Sunrise Theater in Southern Pines is an ideal, intimate venue for chamber music, presented there by the Classical Concert Series, now under the aegis of the Moore County Arts Council and celebrating its thirty second year. The Parker Quartet, which opened the 2013-14 season, began its professional career in 2002 and got international recognition when it won the Concert Artists Guild Competition in 2005. The ensemble’s CD (of Ligeti’s String Quartets Nos. 1 & 2) won a Grammy in the Best Chamber Music Performance category in 2010. Daniel Chong is the first violinist and Ying Xue, who joined the quartet in May 2013, is the second violinist. Violist Jessica Bodner is married to Chong. Kee-Hyun Kim is the cellist. The ensemble presented an imaginative program that paired a little-known but brilliant work from a tragic era of the 20th century with Classical and Early Romantic works.

The String Quartet No. 16 in E-flat, K.428, by Wolfgang Amadeus Mozart, is the third in a set of six quartets “Dedicated to Haydn.” Haydn established the standard form of four movements with increasingly independent scoring for all four instruments. K.428 is regarded the most Haydn-like of the set, especially for the playful hesitations and good humor in the Allegro vivace finale. The opening movement begins with an unharmonized motif in octaves and toys with many notes alien to the home key. The second movement is in tripartite form with chromatic harmonies, one of which bears a resemblance to the famous motif from Wagner’s Tristan und Isolde composed some 76 years later. The vigorous third movement (minuet) has a melancholy trio section. The Parker Quartet turned in a beautiful classical interpretation that exploited Mozart’s full use of the potential of each instrument in turn. The viola was frequently paired with the second violin or cello. The other strings very often did far more than pair with or take up the first violin’s themes.

The highlight of the evening was the Parker Quartet’s dazzling performance of String Quartet No. 1 (1924) by Czech composer Erwin Schulhoff (1894-1942). The composer was of German-Jewish descent and was one of a huge swath of European composers whose music the Nazis labeled “degenerate” and who met their untimely deaths in the gas chambers or from diseases in the concentration camps.* Schulhoff was also an active communist but did not live to escape to another hell in Stalin’s gulags. Schulhoff’s surviving works reflect three stylistic periods. His early works incorporated aspects of Debussy and Richard Strauss while his Dadaist phase made use of absurdist elements. He anticipated John Cage’s 4’33” (1952) with a section made up entirely of rests within a larger piano work! His third period dates from 1923. His mature works integrate modern techniques with neoclassical elements, jazz, and a plethora of dance rhythms.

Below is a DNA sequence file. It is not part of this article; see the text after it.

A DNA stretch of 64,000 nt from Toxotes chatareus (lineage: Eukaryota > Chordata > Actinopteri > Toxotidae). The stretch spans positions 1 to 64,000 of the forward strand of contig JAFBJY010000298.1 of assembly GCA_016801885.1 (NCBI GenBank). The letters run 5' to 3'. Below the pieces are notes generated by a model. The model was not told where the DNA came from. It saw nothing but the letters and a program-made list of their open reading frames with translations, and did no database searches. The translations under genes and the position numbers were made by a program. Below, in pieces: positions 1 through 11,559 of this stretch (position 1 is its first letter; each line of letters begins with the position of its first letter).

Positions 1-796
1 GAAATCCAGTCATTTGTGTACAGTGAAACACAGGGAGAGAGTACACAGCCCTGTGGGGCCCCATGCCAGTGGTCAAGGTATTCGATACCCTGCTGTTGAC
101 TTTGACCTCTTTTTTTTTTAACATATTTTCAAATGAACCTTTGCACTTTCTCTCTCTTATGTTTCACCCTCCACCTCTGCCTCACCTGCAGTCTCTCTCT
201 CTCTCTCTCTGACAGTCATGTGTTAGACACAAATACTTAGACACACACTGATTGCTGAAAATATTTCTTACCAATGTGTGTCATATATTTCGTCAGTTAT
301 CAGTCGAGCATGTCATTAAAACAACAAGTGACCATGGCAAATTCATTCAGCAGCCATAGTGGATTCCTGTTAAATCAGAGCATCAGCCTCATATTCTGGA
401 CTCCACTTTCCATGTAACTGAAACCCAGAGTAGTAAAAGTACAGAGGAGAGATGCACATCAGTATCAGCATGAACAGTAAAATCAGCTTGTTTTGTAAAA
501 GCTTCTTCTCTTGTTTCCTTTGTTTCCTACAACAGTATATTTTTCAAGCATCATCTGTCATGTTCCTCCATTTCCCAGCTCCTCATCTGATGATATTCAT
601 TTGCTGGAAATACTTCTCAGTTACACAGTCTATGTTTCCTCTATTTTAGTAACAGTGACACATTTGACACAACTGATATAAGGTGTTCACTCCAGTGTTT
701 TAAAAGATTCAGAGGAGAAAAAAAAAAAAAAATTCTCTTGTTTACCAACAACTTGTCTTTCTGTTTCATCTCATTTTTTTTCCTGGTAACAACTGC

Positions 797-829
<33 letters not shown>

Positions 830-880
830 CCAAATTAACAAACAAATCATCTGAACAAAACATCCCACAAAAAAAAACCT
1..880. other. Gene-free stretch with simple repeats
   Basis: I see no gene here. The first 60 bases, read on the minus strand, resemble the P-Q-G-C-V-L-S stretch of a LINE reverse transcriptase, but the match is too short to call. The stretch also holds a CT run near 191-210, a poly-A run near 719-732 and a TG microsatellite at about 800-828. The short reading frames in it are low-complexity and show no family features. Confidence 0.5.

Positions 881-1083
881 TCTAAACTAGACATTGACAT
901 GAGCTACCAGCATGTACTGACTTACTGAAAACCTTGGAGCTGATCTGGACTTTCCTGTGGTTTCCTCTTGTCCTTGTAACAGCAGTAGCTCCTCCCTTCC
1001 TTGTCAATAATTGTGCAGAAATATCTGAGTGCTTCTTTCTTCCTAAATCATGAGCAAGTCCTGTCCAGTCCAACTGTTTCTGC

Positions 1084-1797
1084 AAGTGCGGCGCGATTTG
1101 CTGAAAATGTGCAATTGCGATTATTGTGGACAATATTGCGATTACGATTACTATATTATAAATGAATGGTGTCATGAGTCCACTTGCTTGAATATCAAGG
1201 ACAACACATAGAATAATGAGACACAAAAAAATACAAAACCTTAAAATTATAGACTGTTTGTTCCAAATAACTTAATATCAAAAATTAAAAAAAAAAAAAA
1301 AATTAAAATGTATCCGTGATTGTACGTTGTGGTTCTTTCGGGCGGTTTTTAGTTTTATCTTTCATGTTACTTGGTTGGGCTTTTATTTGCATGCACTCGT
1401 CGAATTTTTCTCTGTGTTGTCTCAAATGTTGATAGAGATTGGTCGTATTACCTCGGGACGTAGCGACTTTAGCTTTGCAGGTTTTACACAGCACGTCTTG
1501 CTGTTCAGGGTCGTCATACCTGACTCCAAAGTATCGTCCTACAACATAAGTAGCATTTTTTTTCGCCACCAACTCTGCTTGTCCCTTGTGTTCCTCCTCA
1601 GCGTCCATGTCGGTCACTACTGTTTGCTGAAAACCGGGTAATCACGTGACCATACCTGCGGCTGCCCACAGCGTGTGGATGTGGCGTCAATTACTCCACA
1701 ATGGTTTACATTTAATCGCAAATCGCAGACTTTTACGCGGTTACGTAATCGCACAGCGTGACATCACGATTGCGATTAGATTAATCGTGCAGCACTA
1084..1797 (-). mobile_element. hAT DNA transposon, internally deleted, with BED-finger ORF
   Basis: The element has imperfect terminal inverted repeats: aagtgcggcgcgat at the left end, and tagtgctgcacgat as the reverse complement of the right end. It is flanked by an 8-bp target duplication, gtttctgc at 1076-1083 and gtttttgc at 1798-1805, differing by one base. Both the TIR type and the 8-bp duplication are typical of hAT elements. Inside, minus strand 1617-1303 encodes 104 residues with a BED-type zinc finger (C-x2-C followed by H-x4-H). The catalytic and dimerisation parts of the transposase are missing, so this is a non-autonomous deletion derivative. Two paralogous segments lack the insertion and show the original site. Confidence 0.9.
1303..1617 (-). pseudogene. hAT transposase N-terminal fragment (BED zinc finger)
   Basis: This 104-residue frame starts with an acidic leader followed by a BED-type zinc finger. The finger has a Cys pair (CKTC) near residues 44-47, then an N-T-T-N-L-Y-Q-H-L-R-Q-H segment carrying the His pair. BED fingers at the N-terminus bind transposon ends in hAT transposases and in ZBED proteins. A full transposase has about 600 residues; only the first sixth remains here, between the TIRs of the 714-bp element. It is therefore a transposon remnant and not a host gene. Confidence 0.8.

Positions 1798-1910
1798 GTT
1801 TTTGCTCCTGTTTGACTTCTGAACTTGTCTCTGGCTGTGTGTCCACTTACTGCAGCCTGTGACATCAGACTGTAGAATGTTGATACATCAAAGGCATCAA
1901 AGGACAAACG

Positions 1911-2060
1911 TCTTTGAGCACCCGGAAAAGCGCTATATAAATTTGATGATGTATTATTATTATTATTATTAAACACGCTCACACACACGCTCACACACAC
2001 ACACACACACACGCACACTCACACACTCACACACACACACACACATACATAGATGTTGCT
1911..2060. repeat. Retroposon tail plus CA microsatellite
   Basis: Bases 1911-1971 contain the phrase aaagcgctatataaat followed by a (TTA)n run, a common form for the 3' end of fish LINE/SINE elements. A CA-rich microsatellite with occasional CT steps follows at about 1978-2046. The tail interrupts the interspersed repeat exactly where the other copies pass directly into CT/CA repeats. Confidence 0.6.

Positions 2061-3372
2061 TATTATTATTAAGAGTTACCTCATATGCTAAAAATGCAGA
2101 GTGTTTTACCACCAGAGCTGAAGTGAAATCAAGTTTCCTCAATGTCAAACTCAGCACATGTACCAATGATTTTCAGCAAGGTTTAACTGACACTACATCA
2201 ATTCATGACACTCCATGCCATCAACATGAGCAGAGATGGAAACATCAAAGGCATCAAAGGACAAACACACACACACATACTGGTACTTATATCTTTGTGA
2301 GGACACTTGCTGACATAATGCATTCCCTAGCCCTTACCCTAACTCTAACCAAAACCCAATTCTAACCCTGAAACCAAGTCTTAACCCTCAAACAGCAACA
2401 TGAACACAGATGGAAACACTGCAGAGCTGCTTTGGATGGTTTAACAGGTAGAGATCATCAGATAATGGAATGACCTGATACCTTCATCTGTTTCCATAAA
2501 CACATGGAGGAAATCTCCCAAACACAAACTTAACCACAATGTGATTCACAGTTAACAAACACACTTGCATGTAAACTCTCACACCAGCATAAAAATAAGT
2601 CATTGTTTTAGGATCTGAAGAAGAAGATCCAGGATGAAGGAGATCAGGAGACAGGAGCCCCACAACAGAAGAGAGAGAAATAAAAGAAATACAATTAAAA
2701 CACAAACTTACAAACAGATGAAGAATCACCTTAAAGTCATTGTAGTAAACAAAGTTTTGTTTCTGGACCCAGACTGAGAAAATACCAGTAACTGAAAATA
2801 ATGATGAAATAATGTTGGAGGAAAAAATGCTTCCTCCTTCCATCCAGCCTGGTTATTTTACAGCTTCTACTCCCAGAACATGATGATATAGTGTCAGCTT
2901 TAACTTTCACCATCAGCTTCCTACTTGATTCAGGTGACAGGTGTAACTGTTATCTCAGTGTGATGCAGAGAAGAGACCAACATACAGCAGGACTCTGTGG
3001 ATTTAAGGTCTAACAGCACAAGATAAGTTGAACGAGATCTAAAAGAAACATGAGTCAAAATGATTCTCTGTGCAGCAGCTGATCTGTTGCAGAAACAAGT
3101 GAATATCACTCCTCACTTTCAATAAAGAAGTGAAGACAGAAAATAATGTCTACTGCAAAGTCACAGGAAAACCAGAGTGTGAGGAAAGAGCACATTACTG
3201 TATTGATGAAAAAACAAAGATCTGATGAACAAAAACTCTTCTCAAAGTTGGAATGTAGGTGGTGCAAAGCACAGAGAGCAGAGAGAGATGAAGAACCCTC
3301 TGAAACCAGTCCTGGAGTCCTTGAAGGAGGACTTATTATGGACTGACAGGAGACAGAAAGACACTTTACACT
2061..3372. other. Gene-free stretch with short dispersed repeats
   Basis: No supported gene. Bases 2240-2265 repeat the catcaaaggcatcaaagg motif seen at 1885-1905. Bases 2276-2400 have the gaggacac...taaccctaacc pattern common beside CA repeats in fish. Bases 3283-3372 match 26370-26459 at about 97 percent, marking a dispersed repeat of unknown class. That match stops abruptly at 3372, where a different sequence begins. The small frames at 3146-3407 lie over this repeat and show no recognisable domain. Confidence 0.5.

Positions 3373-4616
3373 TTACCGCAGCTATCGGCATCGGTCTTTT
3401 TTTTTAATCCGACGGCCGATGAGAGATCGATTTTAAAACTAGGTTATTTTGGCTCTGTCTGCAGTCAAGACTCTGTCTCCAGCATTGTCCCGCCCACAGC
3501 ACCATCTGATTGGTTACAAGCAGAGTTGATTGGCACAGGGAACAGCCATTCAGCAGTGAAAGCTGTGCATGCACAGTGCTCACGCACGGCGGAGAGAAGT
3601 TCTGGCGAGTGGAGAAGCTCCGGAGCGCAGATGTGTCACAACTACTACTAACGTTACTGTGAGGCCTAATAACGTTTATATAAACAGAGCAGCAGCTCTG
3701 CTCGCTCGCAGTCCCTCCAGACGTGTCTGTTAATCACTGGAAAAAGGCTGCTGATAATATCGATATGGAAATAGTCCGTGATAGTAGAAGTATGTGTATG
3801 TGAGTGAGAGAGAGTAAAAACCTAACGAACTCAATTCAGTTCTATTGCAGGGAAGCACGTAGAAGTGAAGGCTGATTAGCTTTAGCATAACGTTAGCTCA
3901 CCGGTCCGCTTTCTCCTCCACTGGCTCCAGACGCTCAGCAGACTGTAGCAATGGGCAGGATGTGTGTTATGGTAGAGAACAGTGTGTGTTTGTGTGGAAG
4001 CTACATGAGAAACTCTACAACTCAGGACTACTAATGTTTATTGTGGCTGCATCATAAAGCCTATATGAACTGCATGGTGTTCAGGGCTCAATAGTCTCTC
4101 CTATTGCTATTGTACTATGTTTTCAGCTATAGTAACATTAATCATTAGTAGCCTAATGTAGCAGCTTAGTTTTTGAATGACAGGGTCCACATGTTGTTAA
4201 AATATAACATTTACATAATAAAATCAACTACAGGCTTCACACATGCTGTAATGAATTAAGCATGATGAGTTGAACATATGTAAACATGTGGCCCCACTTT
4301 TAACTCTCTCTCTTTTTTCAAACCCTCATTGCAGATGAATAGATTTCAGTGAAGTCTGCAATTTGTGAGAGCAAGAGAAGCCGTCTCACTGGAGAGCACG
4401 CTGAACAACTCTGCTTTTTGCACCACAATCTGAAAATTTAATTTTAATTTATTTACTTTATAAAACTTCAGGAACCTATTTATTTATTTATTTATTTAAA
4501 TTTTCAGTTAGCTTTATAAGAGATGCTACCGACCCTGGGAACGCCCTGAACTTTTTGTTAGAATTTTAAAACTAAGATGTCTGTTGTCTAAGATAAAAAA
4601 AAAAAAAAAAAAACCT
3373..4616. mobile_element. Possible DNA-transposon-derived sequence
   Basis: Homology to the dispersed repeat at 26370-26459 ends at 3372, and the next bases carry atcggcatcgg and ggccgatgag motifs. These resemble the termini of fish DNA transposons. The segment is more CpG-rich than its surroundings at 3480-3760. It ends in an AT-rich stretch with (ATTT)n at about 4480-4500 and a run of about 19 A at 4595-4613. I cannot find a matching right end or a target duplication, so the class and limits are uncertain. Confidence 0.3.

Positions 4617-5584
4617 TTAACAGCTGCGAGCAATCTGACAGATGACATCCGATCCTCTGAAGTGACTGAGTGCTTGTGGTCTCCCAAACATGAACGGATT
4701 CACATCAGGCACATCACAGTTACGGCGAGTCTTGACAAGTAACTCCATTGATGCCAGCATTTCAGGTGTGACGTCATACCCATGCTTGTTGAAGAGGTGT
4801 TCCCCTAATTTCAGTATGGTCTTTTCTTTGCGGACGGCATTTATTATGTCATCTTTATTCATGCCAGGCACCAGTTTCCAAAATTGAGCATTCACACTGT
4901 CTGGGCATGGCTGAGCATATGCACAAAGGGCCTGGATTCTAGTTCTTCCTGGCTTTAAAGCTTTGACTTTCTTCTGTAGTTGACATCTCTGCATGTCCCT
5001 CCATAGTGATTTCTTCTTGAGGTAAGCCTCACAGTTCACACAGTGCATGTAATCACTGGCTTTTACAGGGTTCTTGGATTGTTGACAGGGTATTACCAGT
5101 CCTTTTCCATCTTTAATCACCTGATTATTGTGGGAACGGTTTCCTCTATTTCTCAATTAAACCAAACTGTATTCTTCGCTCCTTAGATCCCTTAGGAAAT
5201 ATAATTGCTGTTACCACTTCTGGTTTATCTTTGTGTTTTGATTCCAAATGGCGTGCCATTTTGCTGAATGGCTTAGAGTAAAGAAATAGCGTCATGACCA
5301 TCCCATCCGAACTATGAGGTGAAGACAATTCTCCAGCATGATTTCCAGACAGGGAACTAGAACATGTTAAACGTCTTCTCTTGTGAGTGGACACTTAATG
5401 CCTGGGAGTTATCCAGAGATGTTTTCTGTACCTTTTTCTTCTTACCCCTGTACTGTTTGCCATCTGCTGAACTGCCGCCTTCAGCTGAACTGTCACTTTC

Schulhoff’s String Quartet No. 1, one his best works, has begun to be taken up by ensembles. It is in four movements. The first movement is bursting with raw energy along with an underlying folk-like rhythm. The second movement evokes the world of klezmer bands and has a melancholy feel. Glassy high harmonics and other eerie sounds are features of the third movement. The finale features further eerie scoring and is achingly beautiful. The Parkers turned in a performance by turns fiery and haunted with extraordinary and unworldly sounds. Their white-hot interpretation made this Schulhoff piece seem to match the exalted level of Shostakovich’s finest works. Viola players will love this work’s many opportunities for solos or striking pairings, which Bodner did magnificently. Kim’s clock-like ticking pizzcatos in the finale were arresting and ominous in view of the composer’s later fate.

Despite its higher ppus number, the String Quartet No. 3 in D, Op. 44, No.1, by Felix Mendelssohn, is less original and advanced than his earlier two, Opp. 12 and 13. It is in four movements and certainly abounds in good melodies but the scoring treats the instruments far less independently than Mozart’s K.428, which opened the concert. The first violin was almost always the dominant voice with much more imitative or accompanying roles for the other three strings. It lacks an elfin scherzo such as Mendelssohn seemed able to conjure up at the drop of a hat. Chong made the most of the almost solo-concerto role of for the first violin while Xue, Bodner, and Kim ably supported him.

This series continues on November 18 with a recital by pianist Valentina Lisitsa. For details, click here.

*Music lovers wanting an in depth exploration of this lost generation of composers ought to read Forbidden Music: The Jewish Composers Banned by the Nazis by Michael Haas (2013, Yale Press). Haas directed Decca Recordings series Entarte Musik, which introduced a broad sampling of lost music.